In the journals of a third class of travellers in Syria, we discover much which is attractive. Their object is to provide entertainment. They give us lively sketches of manners and customs. They deal with the living inhabitants, rather than with the memorials of the past. As their principal design is to furnish agreeable narratives or startling incidents, they are more apt to communicate first impressions than well-reasoned and consistent results. Such travellers however full an important purpose.

Many of the habits and customs of the oriental world suffer no change in the lapse of centuries. What a sharp-sighted observer sees and reports now, gives us a faithful impression of the contemporaries of Moses and Solomon. The Midianite of the Pentateuch reappears in the predatory Bedawy of 1840; the Sheikh, who has seen Admiral Napier face to face, is a fair representative of the patriarch who stood in the door of his tent,” before the Exodus from Egypt. Hence a journal like that of our countryman Mr. Stephens helps to illustrate the incidents recorded by Joshua, or the apothegms uttered by the sage son of King David.

The remaining class of travellers in the Holy Land and Arabia, that we shall notice, are unhappily few in number. When we have mentioned half-a-dozen names, like those of Maundrell, Niebuhr, Burckhardt, Rüppell and Seetzen, our list is exbausted. Such men have gone forth with some adequate sense of the responsibleness of their errand, determined to use their own eyes, and to be rigidly honest in the investigation and statement of facts. Into the besetting sin of journalists, — fanciful embellishment, exaggerated coloring, – they did not fall. They had no intention of imposing on the credulity or ignorance of their readers. They scorned to practise the arts of the mere book-maker, or of him who is resolved, at all events, to tell an interesting story. With such men, carelessness is not a venial offence. Why be at the trouble, they would ask themselves, to visit distant countries, and submit to an intelligent public a report of our observations, unless we make that report as accurate and as complete as it is in our power to do ? Our libraries have enough already of fables and fancy sketches.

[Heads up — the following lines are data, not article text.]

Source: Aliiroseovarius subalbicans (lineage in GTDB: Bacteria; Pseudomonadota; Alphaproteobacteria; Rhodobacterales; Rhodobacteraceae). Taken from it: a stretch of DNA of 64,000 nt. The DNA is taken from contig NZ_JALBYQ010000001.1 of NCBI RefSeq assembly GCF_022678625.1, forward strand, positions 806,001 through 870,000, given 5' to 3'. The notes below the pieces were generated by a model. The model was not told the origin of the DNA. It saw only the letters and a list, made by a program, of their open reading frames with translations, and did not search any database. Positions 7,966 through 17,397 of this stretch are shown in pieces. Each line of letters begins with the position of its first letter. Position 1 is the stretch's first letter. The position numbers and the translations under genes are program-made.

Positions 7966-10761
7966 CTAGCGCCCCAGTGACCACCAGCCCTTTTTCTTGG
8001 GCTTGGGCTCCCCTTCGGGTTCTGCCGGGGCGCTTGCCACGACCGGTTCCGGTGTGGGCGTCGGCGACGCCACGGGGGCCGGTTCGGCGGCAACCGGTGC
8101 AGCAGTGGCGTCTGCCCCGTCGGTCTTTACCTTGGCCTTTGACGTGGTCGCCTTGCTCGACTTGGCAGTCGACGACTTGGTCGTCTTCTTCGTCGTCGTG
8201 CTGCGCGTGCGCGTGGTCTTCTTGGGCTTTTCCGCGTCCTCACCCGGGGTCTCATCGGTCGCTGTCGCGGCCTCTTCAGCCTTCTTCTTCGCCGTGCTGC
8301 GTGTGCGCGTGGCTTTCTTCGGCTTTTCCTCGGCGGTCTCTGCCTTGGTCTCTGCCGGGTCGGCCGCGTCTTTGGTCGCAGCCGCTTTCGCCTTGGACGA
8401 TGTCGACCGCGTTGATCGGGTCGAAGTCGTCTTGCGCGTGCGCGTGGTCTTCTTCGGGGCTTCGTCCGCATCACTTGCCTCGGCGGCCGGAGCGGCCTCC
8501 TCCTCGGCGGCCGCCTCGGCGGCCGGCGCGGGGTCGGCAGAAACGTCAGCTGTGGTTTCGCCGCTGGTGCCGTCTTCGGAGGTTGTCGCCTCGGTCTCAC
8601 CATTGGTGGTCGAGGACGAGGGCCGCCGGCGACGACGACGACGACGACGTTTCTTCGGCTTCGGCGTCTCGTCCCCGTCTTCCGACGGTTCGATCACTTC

It may here be worth while to inquire, why the number of veracious and well-trained travellers in Syria and Arabia has been so limited. Why has not Germany sent out a second Niebuhr? Why could not England, which swarms with VOL. LIII.

- No. 112. 23